Dynamite’s long-awaited and much delayed first foray into the world of graphic novel adaptations (sequential art if you prefer) of the classic adventures of Ian Fleming’s legendary James Bond 007 arrives in the form of Casino Royale, Fleming’s first novel published to not-inconsiderable acclaim back in 1953.
Fans of Bond as he’s appeared on screen over the years need to bear in mind that this latest adaptation takes its cues and tone from Fleming’s novel rather than the larger-than-life film series which has thrilled generations. This was Bond’s first adventure and none of the extravagances of the later books or, more especially, the films, are present in Fleming’s slow, smoky text. This is Bond as a rather jaded, crumpled, middle-aged MI5 agent whose latest mission is to bankrupt the sinister Le Chiffre, a terrorist financier who has been providing funds to the criminal organisation known as SMERSH. He takes to the gaming tables of the Royale-les-Eaux casino in France, masquerading as a Jamaican playboy, female agent Vesper Lynd at his side and American and French agents watching and waiting in the wings. Tense cat-and-mouse card games of baccarat ensue and eventually Bond gets the upper hand and cleans out Le Chiffre. But the bad guy is determined not to lose out. He arranges for Lynd – to whom Bond has become increasingly attracted – to be kidnapped and then captures Bond who he proceeds to torture.
If not for the fact that it’s the first Bond adventure, Casino Royale might seem to be an unusual choice for the first in what’s presumably intended as a series of graphic novels. It’s a moody, wonderfully atmospheric – occasionally even a little seedy - story, hugely outmoded in many respects – Bond’s attitude to women is strictly 1950s and some might find it shocking or at least uncomfortable – and considering that the real drama of the story lies in a series of unfathomable card games, it’s extraordinary that the story adapts so well into the graphic novel medium. The intricacies of baccarat remain a mystery yet Calero’s subtle, shadowed illustrations, coupled with Van Jenson’s script (written with precision from Fleming’s book) manage to convey the tension and the high stakes as well as any cinematic version; indeed, the narrative works a little better and more directly here than it does even in Daniel Craig’s debut screen 007 outing back in 2006. It’s a battered and bruised Bond – mercifully we’re never privy to the full extent of his injuries but he’s laid up in hospital for some weeks – who’s finally reunited with Vesper and the two begin a torrid and passionate relationship underpinned by suspicion, mistrust and betrayal. It ends for Bond in tragedy with a brittle final line of dialogue and an agent who will go on to greater and more extravagant adventures, battle-hardened by his experiences in Casino Royale and ready for anything his creator and, later, his custodians, can throw at him in years to come.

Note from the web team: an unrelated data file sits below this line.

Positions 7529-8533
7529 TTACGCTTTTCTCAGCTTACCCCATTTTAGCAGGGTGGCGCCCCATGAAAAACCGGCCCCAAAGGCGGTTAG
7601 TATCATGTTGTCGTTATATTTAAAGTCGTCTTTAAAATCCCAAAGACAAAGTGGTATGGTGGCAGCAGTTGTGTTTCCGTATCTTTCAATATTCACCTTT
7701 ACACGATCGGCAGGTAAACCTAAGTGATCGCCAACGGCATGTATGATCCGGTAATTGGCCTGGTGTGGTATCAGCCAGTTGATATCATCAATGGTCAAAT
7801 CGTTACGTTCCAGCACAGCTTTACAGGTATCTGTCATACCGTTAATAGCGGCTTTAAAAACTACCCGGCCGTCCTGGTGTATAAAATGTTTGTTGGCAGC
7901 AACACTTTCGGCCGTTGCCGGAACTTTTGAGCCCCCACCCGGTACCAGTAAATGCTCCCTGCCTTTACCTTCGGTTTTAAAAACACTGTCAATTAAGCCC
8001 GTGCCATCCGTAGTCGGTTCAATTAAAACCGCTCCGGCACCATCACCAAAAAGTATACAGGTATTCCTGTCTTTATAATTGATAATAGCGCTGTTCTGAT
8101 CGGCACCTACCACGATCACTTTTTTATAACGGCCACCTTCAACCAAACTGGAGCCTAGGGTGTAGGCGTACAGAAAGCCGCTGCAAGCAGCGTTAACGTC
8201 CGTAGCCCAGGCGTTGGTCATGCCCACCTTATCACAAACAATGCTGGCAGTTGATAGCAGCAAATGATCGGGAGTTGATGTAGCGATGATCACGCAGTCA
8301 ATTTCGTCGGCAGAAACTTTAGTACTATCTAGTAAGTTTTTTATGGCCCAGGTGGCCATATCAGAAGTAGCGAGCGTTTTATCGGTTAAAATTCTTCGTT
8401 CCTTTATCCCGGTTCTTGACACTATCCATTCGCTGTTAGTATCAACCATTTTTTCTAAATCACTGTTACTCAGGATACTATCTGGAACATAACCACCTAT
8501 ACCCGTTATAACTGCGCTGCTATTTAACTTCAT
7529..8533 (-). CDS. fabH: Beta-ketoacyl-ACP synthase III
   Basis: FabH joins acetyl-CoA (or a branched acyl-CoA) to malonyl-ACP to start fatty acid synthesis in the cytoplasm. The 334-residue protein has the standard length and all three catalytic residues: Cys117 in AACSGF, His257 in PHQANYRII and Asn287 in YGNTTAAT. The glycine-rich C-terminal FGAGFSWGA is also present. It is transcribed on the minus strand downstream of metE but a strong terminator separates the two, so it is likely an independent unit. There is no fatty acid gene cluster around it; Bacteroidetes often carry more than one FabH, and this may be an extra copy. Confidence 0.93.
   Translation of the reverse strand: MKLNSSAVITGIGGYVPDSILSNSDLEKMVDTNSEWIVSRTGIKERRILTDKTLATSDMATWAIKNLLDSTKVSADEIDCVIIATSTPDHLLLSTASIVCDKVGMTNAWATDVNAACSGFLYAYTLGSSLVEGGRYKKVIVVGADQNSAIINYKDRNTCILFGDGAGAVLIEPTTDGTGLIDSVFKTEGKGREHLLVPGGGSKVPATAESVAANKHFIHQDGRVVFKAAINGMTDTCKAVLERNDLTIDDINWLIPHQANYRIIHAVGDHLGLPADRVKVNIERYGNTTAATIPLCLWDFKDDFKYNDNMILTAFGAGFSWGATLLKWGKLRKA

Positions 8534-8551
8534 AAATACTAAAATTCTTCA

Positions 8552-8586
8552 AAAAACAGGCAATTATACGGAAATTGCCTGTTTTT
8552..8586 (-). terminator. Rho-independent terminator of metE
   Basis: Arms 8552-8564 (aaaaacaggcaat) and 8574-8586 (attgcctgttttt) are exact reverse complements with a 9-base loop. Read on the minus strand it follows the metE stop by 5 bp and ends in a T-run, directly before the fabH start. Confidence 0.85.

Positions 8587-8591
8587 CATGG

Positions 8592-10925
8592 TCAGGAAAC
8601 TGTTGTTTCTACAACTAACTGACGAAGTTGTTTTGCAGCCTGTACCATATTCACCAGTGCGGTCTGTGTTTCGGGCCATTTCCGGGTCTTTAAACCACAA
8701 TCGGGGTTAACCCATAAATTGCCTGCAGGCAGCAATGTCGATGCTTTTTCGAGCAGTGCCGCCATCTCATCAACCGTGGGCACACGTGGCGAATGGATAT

Casino Royale, despite its creaky pace and lack of full-blooded action, is classic proper Bond, beautifully realised here, surprisingly absorbing and, more importantly, not at all off-putting or challenging to readers and Bond fans who perhaps aren’t familiar visitors to the graphic novel/sequential art world. More, please, Mr Bond…
CASINO ROYALE / SCRIPT: VAN JENSEN (FROM THE NOVEL BY IAN FLEMING) / ARTIST: DENNIS CALERO / PUBLISHER: DYNAMITE / RELEASE DATE: APRIL 24TH